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Astronaut Twins Study Raises Questions About Genetic Privacyby Alexandra WitzeNatureMarch 26th, 2015Researchers will gather reams of genomic and other data on NASA astronaut Scott Kelly and compare it to his Earth-dwelling identical twin, but the results may never be published if they discover sensitive medical information.
Gene Counsellors Expect Resurgence of 'Jolie Effect'by Erika Check HaydenNatureMarch 26th, 2015But misinterpreted results of tests for cancer risk can result in unnecessary surgery.
Precision Medicine is Coming, But Not Anytime Soonby Beverly MerzHarvard Health BlogMarch 26th, 2015New tests and treatments won’t leap directly from the lab to the clinic. The Precision Medicine Initiative also calls for a new regulatory framework to make sure that technologies aren’t launched before they’ve been proven to be safe and effective.
Genome Study Predicts DNA of the Whole of Icelandby Antonio RegaladoMIT Technology ReviewMarch 25th, 2015Large genome databases are starting to reveal critical health information—even about people who have not contributed their DNA.
165,000 Engagements End Due to ‘Genetic Incompatibilities’by Hussain Hazzazi and Ayman Al-SaidalaniSaudi GazetteMarch 24th, 2015In Saudi Arabia, health checkups are mandatory for engaged couples before they get married. The program aims to reduce the risk of having children with any blood or gastronomical diseases.
This is Why you Shouldn’t Believe that Exciting New Medical Studyby Julia Belluz VoxMarch 23rd, 2015It’s a fact that all studies are biased and flawed in their own unique ways. The truth usually lies somewhere in a flurry of research on the same question.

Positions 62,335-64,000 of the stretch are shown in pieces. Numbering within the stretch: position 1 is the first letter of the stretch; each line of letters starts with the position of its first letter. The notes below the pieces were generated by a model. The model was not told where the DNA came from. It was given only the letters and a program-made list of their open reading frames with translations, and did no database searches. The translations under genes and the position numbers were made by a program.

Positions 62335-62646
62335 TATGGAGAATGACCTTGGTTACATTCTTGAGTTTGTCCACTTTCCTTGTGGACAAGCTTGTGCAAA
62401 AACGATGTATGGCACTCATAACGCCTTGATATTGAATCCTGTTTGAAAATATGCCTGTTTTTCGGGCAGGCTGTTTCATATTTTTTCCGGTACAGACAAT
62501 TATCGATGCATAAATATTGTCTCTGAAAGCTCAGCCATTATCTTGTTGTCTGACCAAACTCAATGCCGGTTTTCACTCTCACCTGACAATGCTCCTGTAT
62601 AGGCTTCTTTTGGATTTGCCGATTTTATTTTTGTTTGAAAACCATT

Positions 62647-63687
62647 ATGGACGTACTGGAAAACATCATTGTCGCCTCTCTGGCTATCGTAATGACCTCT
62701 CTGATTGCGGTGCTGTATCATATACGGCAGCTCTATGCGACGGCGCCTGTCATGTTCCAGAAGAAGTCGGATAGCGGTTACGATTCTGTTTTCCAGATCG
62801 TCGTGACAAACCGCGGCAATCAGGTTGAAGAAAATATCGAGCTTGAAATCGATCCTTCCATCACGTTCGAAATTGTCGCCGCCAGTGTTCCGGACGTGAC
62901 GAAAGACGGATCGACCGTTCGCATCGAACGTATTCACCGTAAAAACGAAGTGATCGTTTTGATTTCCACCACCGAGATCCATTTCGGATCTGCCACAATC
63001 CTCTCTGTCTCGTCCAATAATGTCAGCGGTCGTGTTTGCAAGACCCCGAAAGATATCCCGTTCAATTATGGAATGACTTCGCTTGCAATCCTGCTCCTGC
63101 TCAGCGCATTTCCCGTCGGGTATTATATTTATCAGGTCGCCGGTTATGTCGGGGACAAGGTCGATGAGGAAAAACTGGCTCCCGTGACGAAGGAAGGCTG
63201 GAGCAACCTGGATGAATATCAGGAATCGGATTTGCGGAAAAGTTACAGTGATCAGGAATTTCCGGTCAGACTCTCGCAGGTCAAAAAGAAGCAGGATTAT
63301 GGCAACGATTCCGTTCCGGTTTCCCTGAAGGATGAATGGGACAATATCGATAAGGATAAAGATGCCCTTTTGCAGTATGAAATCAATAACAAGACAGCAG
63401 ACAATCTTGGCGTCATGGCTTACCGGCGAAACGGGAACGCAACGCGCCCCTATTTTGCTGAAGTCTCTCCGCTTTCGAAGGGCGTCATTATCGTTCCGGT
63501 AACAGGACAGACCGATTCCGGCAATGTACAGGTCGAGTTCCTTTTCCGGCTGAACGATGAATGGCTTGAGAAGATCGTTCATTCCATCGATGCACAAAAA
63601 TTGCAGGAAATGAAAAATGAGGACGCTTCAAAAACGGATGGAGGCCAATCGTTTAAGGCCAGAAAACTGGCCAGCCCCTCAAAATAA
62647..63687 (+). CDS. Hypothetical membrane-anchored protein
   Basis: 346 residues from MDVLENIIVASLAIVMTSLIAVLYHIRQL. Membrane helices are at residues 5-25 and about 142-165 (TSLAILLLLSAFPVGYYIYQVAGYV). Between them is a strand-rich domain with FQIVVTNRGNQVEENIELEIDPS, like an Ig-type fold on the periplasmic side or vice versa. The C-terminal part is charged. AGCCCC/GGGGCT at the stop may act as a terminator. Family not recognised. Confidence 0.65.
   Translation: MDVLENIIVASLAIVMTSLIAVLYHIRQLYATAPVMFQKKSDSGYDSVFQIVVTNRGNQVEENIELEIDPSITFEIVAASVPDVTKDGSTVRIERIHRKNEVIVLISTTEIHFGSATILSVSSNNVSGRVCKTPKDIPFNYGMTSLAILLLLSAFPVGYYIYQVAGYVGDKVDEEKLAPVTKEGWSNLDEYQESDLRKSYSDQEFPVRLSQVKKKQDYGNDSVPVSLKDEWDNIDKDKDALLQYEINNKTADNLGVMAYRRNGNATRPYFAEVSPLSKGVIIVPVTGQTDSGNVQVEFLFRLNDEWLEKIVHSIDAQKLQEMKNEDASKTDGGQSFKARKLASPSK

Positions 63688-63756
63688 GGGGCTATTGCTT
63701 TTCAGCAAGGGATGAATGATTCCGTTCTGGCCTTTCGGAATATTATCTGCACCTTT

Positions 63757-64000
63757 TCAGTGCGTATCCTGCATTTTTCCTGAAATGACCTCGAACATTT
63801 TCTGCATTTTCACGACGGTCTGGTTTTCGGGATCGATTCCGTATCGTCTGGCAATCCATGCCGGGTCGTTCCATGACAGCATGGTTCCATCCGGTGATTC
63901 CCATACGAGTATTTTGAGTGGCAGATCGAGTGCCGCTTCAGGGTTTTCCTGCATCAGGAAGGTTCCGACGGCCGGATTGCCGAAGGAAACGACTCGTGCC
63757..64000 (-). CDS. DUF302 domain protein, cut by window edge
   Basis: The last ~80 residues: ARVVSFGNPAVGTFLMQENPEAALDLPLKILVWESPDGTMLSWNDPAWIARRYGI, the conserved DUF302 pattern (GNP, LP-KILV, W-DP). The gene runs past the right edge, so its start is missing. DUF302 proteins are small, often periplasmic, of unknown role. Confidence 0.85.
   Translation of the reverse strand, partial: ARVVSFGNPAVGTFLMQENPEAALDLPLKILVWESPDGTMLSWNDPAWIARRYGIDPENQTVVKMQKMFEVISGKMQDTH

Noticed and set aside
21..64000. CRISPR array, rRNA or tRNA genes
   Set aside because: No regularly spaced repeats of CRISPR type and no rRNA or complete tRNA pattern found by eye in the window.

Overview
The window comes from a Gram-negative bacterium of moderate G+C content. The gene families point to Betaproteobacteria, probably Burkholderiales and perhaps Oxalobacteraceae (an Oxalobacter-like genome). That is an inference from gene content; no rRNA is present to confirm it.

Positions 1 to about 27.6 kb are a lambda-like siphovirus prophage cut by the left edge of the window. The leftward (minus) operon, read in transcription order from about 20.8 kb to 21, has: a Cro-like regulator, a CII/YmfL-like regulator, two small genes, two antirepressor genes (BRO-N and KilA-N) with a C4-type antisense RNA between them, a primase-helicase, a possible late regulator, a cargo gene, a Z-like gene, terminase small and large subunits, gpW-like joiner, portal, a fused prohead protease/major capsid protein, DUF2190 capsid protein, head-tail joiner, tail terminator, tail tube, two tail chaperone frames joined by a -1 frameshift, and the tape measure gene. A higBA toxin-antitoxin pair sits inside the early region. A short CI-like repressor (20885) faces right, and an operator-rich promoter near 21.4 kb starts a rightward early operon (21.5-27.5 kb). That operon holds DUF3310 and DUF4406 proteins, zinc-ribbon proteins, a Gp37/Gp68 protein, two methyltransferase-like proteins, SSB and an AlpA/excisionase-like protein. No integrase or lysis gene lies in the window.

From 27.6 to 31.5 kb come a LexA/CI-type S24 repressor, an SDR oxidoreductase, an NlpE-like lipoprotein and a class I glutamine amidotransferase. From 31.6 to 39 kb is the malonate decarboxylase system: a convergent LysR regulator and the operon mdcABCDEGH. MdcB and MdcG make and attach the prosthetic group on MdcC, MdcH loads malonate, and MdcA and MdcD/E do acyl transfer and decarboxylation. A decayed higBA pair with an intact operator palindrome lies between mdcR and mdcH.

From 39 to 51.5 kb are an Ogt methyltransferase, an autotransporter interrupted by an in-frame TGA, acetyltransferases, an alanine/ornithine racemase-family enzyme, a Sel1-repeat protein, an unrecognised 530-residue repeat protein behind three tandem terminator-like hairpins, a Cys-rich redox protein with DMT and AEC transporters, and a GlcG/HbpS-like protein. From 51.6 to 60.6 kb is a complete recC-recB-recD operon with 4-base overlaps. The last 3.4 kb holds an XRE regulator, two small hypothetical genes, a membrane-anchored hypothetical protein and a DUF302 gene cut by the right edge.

Lisa Ikemoto Guest Piece on Human Germline Genetic Modificationby Lisa C. IkemotoKnoepfler Lab Stem Cell BlogMarch 23rd, 2015The call for a moratorium is as much a game changer as the technology itself. It creates an opportunity for research transparency and open exchange between the scientific community and the lay public.
Practical Plan for Managing Human Germline Genetic Modificationby Paul KnoepflerKnoepfler Lab Stem Cell BlogMarch 20th, 2015There is a growing sense of urgency amongst biomedical scientists to take a proactive approach to current and future use of CRISPR technology in human germ cells and embryos.
A Modern Woman's Burden[Quotes CGS's Marcy Darnovsky]by Natalie LampertNew RepublicMarch 20th, 2015How much does egg-freezing technology help delay reproduction?
Scientists Urge Temporary Moratorium On Human Genome Editsby Rob SteinNPRMarch 20th, 2015A technology called CRISPR could allow scientists to alter the human genetic code for generations by making genetic changes in a human egg, sperm or embryo. Leading biologists and bioethicists are calling for a worldwide moratorium.
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